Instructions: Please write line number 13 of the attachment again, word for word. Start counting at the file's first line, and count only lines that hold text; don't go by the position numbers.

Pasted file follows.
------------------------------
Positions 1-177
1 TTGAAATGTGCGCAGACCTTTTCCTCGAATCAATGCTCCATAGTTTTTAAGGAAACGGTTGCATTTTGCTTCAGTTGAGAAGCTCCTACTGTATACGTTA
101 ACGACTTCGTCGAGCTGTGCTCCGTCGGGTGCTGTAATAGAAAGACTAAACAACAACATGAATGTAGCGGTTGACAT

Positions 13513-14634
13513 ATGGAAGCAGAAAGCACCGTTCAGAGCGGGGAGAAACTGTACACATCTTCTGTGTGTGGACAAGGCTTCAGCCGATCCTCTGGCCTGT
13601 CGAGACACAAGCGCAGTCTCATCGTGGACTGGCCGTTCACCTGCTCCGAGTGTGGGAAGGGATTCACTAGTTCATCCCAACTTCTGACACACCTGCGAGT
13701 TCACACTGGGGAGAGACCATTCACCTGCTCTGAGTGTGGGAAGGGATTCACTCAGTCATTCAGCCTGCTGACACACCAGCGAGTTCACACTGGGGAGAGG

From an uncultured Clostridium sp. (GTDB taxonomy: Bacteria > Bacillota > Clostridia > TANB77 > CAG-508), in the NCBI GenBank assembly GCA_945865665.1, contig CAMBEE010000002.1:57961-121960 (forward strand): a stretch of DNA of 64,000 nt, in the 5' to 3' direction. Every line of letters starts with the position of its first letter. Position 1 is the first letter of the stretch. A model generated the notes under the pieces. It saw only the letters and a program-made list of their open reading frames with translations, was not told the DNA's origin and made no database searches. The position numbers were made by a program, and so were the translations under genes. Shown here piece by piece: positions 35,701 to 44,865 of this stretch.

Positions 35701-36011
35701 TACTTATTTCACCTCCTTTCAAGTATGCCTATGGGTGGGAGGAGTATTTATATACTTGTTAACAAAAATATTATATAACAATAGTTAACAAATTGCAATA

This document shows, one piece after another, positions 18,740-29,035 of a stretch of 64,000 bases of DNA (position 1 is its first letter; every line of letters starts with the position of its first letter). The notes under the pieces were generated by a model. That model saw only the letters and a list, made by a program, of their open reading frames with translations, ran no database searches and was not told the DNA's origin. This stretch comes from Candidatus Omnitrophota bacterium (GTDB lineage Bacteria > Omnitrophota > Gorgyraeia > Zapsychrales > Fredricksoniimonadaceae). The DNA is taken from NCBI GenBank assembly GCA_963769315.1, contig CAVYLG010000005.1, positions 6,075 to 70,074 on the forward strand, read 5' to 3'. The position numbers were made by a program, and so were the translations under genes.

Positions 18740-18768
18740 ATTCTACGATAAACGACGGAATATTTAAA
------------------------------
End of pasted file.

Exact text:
18740 ATTCTACGATAAACGACGGAATATTTAAA